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A bomb-damaged factory in Yemen. The bomb mostly killed women. Photograph: Khaled Abdullah/Reuters

One out of every three Yemeni children under the age of 5 suffers from acute malnutrition, which has been exacerbated by the conflict.

The indiscriminate violence in Yemen has been a large element of Sen. Franken’s opposition to the sale. “In Yemen, a Saudi coalition of fighters is unjustly killing civilians while at the same time not doing enough to address terrorism. This is dangerous for the Middle East, for our other allies, and for our nation,” said Sen. Franken in a press release.

Senate Majority Leader Mitch McConnell (R-Kentucky), opposed the motion, stating “I believe it would harm our nation’s long term strategic interests in the Persian Gulf and the broader Middle East.” McConnell added, “It would further damage our alliance and partnership with the Kingdom of Saudi Arabia at a time when our moderate Sunni Arab allies are questioning whether our nation is able to meet our traditional commitment to the region. The resolution would also ignore the shared interests we have with Saudi Arabia in combatting al Qaeda and ISIL.”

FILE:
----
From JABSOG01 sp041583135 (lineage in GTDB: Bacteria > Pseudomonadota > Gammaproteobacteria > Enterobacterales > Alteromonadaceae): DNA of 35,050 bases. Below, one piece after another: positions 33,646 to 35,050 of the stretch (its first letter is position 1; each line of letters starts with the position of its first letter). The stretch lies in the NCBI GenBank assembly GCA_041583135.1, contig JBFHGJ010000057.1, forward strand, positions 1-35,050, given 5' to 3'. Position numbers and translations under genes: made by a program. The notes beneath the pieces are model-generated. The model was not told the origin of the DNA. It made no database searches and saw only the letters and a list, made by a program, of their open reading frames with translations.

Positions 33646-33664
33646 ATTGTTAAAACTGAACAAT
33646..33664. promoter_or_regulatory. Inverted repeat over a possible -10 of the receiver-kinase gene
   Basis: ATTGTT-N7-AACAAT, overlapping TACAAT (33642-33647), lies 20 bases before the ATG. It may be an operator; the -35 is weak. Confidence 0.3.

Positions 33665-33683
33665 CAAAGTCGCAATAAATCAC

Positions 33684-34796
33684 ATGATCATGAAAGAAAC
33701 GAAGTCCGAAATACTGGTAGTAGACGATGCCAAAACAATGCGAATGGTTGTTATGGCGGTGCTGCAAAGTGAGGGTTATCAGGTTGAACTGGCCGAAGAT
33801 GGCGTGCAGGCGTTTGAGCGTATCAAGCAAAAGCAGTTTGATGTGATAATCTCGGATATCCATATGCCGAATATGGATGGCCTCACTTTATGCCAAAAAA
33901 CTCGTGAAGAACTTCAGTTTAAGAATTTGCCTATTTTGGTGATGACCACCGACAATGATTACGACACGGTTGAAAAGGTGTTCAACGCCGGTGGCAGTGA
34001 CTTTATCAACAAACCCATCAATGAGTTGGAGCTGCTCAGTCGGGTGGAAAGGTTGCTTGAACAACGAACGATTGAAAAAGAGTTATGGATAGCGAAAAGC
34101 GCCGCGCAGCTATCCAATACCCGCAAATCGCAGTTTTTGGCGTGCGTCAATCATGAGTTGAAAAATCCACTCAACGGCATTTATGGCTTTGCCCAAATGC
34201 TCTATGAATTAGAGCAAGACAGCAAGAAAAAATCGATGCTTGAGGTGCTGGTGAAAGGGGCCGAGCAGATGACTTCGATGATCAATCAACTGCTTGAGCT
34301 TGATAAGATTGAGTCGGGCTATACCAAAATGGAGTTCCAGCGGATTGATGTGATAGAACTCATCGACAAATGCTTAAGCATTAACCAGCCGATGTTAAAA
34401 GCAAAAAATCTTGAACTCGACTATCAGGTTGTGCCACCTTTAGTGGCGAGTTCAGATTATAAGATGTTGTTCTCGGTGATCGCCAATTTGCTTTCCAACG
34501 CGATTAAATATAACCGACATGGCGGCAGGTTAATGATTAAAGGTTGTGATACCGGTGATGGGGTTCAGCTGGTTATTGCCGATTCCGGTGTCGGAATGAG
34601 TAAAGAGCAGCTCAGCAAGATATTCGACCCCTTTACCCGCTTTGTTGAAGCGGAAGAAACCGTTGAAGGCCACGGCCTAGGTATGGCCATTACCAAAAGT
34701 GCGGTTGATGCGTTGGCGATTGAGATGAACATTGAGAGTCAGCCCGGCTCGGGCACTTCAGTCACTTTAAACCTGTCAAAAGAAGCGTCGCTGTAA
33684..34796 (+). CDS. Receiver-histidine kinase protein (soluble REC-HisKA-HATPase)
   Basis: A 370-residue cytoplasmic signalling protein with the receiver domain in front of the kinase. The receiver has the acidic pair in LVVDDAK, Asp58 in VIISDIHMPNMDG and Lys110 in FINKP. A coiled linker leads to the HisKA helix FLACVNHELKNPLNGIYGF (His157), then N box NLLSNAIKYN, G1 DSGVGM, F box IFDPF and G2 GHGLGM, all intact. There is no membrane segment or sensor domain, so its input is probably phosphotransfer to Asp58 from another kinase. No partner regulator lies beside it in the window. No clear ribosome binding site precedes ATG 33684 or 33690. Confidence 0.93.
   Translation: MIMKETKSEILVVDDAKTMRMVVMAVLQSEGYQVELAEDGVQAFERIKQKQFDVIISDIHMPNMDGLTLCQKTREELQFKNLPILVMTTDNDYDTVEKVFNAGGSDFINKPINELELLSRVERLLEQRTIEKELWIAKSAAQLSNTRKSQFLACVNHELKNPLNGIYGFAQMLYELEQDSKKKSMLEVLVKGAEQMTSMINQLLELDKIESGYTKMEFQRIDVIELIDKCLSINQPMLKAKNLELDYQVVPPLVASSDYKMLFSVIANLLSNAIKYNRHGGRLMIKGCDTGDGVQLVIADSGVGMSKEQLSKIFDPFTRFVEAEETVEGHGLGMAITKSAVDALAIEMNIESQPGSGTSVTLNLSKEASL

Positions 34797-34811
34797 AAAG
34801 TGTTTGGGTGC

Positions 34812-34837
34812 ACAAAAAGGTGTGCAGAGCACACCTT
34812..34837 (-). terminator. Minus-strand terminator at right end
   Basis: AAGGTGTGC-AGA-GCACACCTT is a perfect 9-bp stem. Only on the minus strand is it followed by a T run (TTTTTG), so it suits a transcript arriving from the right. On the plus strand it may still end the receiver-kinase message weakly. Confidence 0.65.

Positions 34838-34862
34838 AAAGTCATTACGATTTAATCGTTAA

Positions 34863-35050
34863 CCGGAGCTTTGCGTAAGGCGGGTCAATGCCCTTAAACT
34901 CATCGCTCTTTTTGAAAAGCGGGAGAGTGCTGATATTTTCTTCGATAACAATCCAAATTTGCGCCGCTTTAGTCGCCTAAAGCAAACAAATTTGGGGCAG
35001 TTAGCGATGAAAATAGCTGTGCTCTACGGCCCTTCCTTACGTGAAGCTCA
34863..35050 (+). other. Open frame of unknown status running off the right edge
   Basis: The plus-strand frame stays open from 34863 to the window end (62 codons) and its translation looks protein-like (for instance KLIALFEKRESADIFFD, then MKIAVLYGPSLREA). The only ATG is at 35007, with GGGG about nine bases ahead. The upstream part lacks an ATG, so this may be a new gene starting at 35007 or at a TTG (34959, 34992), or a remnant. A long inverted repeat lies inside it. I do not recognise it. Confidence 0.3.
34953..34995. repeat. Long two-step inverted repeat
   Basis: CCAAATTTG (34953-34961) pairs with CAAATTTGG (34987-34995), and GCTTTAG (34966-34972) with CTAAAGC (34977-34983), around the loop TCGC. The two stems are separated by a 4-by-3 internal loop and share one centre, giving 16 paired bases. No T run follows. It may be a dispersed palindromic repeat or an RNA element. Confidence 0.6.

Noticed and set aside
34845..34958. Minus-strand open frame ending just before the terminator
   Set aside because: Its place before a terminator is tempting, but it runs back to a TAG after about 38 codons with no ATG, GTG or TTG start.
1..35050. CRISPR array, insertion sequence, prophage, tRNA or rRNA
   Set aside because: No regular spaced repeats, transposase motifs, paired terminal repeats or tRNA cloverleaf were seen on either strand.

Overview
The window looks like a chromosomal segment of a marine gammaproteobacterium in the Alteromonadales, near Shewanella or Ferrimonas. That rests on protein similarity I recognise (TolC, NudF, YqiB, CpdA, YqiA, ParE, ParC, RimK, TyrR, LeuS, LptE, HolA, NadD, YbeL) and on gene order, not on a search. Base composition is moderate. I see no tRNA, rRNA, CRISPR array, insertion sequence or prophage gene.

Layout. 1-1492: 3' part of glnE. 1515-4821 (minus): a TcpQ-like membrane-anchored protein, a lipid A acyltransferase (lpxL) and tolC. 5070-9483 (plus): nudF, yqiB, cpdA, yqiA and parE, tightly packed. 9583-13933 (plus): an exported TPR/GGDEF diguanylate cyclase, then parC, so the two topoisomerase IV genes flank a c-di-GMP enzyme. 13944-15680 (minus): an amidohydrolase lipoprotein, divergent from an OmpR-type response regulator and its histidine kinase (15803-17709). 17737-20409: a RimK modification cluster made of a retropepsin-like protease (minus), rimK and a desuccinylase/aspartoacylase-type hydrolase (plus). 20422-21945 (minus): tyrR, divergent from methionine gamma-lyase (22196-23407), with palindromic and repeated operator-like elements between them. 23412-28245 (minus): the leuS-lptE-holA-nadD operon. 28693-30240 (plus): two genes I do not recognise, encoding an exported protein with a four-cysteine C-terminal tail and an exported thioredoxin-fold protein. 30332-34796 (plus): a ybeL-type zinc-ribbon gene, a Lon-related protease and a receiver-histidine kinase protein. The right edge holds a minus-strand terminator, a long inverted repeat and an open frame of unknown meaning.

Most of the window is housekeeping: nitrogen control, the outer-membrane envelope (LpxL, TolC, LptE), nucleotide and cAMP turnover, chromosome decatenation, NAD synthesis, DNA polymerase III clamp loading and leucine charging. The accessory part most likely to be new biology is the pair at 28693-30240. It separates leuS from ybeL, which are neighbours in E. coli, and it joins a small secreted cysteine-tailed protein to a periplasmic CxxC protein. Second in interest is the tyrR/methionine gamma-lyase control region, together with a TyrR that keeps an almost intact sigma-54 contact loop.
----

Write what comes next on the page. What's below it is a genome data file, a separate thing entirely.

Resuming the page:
Human Rights Watch and other investigative organizations have documented dozens of alleged unlawful attacks by the Saudi military on civilians including a Doctors Without Borders hospital and a school. Despite one of the worst human rights records in the world, Saudi Arabia maintains a position on the United Nations Human Rights Council.

Mounting criticism of Saudi policy has prompted some to advocate a shift in U.S. policy from Saudi Arabia to Iran.

Image article US Shift from Saudi Arabia to Iran

Congress is set to vote in the coming days, seeking to override President Obama’s veto of a bill that would allow victims and families of the September 11 attacks to sue Saudi Arabia for its alleged role.

Lima Charlie News reached out to Sen. Mark Warner (D-VA) and General Dynamics for comment on this story, but received no response.

J. David Thompson, Lima Charlie News

J David Thompson (US Army) is a Juris Doctor candidate at Washington & Lee University School of Law focusing on International Human Rights Law. He is a Veterans in Global Leadership Fellow, and brings experience on human rights, international relations, strengthening civil society, refugee issues, interagency collaboration, and countering violent extremism. Prior to Washington & Lee, he served in the US Army as a Military Police officer and Special Operations Civil Affairs with multiple deployments to Afghanistan and one to Jordan—receiving a Bronze Star amongst other decorations. In Jordan, David worked at the US Embassy in countering violent extremism, strengthening civil society, and refugee response with other United States Government organizations, the United Nations, and various non-governmental organizations.

Follow David on Twitter | @JDThompsonLC